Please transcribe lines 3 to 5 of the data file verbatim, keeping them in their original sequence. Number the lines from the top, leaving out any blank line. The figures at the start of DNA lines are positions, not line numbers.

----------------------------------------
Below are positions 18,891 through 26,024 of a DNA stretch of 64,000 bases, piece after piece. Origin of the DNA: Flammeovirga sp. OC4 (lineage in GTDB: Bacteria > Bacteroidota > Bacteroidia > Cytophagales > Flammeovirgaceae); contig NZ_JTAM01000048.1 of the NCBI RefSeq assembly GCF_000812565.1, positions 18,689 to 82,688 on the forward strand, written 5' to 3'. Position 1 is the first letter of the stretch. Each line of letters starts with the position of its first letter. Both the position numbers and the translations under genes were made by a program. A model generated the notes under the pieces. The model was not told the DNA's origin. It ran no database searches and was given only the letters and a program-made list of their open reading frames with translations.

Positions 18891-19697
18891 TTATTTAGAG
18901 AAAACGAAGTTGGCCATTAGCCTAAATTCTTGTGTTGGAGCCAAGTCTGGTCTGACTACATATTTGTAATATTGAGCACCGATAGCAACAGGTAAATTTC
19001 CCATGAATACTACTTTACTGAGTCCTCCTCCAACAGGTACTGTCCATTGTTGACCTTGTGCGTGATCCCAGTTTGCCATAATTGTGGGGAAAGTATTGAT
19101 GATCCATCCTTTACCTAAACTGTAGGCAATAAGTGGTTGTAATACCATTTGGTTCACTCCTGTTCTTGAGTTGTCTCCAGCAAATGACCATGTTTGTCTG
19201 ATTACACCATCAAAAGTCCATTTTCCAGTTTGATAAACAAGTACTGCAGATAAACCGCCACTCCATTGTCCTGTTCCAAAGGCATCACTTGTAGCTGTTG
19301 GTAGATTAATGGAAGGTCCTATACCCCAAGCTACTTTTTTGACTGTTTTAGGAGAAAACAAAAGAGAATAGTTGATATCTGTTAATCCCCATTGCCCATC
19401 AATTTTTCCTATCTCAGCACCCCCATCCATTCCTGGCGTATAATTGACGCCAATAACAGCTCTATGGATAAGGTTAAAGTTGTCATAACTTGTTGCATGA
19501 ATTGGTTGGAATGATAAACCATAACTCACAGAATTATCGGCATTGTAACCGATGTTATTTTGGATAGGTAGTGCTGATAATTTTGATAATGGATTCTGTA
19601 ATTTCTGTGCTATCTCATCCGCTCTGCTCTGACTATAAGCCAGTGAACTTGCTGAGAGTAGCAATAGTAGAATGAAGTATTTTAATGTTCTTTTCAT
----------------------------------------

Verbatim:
18891 TTATTTAGAG
18901 AAAACGAAGTTGGCCATTAGCCTAAATTCTTGTGTTGGAGCCAAGTCTGGTCTGACTACATATTTGTAATATTGAGCACCGATAGCAACAGGTAAATTTC
19001 CCATGAATACTACTTTACTGAGTCCTCCTCCAACAGGTACTGTCCATTGTTGACCTTGTGCGTGATCCCAGTTTGCCATAATTGTGGGGAAAGTATTGAT